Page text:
• 1
    $\begingroup$ @xDaizu, The community will guide him to what is helpful, that's what communities do with those who try to help. If he really is so useless then he may just be treated as a charity case. $\endgroup$ – Separatrix Jul 21 '16 at 11:48
  • $\begingroup$ but before that, will his actions be worth something? Or will the community refuse to give any value to it? What if he refuse to change his ways? Note that in my case he is acting in good will, he is just stubborn or honestly thinks he knows better. $\endgroup$ – xDaizu Jul 21 '16 at 11:52
  • $\begingroup$ @xDaizu, Everyone in a volunteer environment has at some point had to deal with the helpful idiot, each group has their own way of dealing with it, but they are a part of life. $\endgroup$ – Separatrix Jul 21 '16 at 12:37

You might want to take a look at Bhutan. Instead of (or in addition to, I'm not sure) the national output it has the gross national happiness (a measure for the happiness of the people of Bhutan). It was established by the King Jigme Singye Wangchuck in 1979.


I'm not sure if this is what Separatrix was trying to say, but you'd have....


The point is, what you are doing to earn money is acts of kindness - either you're giving things to people (goods) or doing things for people (services). Then what they are giving in return is gratitude in a measured form - i.e. money.

You can then use this gratitude to "buy" acts of kindness from other people.

If it is to be measured as you say, and formalised, i.e. I'll give you food but I expect 3 units of gratitude in return, then there's no difference between that and just normal trade.

"Real" kindness as we know it (i.e. doing something for someone without expecting something in return) can't be measured for the very reason that you're expecting either nothing or an arbitrarily low amount of gratitude in return.

Likewise, if someone has an infinite pool of gratitude to give out for people doing them favours, then it can't be measured.

  • $\begingroup$ I carefully didn't quantify which means it isn't money, it's a question of how much people have done for the community. Communities value things as much according to the person as the value of the item. The old granny who babysits is worth as much or more than the rich man who just gives money but someone quantifying wouldn't always agree with that. $\endgroup$ – Separatrix Jul 21 '16 at 10:30
  • $\begingroup$ If it is a question of "how much", then you are quantifying this. Eventually this will break down much like other schemes and some sort of monetization will take place (much like prisoners use cigarettes as money in prison). $\endgroup$ – Thucydides Jul 21 '16 at 12:31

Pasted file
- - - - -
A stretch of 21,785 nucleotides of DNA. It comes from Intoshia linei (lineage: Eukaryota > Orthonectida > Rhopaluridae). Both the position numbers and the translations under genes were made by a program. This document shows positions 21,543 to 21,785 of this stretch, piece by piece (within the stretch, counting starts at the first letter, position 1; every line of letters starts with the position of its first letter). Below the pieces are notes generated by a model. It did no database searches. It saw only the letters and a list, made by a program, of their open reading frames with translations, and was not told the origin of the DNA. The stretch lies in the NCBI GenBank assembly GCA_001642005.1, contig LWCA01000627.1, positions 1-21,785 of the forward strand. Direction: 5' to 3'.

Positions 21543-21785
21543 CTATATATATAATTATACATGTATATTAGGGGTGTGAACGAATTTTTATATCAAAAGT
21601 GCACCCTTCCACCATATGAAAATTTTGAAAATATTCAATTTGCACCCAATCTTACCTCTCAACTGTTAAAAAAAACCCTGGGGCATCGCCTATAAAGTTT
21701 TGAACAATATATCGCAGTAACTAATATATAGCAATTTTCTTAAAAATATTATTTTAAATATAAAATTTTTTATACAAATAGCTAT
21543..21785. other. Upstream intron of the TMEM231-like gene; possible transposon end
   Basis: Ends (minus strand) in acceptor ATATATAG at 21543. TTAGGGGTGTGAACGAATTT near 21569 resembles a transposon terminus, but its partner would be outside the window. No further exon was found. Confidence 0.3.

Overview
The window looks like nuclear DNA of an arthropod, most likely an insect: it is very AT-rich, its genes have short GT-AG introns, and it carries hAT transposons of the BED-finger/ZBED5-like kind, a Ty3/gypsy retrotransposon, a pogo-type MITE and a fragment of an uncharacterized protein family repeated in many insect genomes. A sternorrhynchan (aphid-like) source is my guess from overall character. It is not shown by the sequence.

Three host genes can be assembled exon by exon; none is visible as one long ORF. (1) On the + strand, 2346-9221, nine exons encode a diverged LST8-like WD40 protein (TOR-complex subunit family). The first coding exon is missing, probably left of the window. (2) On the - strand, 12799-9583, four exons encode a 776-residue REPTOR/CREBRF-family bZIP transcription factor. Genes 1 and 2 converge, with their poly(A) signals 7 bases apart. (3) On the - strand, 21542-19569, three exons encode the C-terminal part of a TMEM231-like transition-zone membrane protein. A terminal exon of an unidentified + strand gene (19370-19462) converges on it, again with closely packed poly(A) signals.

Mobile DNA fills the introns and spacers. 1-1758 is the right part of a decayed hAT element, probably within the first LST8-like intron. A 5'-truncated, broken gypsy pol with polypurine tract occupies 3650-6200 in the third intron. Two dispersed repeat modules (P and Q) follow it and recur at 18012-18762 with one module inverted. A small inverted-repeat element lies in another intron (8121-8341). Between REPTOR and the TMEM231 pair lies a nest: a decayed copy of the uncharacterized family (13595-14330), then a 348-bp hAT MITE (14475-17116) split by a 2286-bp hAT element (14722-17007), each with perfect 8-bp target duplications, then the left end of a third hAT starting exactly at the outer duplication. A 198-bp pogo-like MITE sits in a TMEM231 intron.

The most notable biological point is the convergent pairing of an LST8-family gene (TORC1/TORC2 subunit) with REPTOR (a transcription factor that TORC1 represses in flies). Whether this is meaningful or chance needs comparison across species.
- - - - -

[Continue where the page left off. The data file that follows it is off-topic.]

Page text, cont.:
• $\begingroup$ @Separatrix - but the original question asks how to quantify. $\endgroup$ – colmde Jul 21 '16 at 13:19

This has much the same weaknesses as communism and capitalism. If you are paid for being kind and generous, then you need resources with which to be generous (the capitalism problem; the rich get richer). You also are subject to the whims and views of others (the communism problem; no objective measurement of kindness).

The rich get richer

It is much easier to be generous if you have resources with which to be generous. So someone who has currency can generate more currency by giving it away.

No objective measurement

What makes for kindness? In this society, someone would have to evaluate how kind you are. That evaluation will be subjective. So people who are liked will receive more rewards.

In this world, doctors will get rich, as their time is a resource. Politicians will get rich. They can be generous with other people's money, getting them their own money. Entertainers will be rich. People will view them as generous in their entertainment. A lot like the current world.

Tough love

Is it kind to turn down one person for a loan and give it to another person? No one will want to be a loan officer. Is it kind to tell people that they need to control their diet? Is it kind to tell someone they failed a physical? While surgeons get rich, general practitioners will starve. Is it kind to tell someone that they got an F on a test? No one will want to be a teacher. Is it kind to arrest someone? No one will want to be in law enforcement.

Invisible kindness

Is it kind to do cancer research? Or is it invisible?

Is it kind to take someone's trash away? Or would people ignore that? In our world, trash collectors are well paid because it is a nasty job. Will that continue to be so? This might well devolve into capitalism. People won't take the tough jobs unless they get compensated.


Not the answer you're looking for? Browse other questions tagged or ask your own question.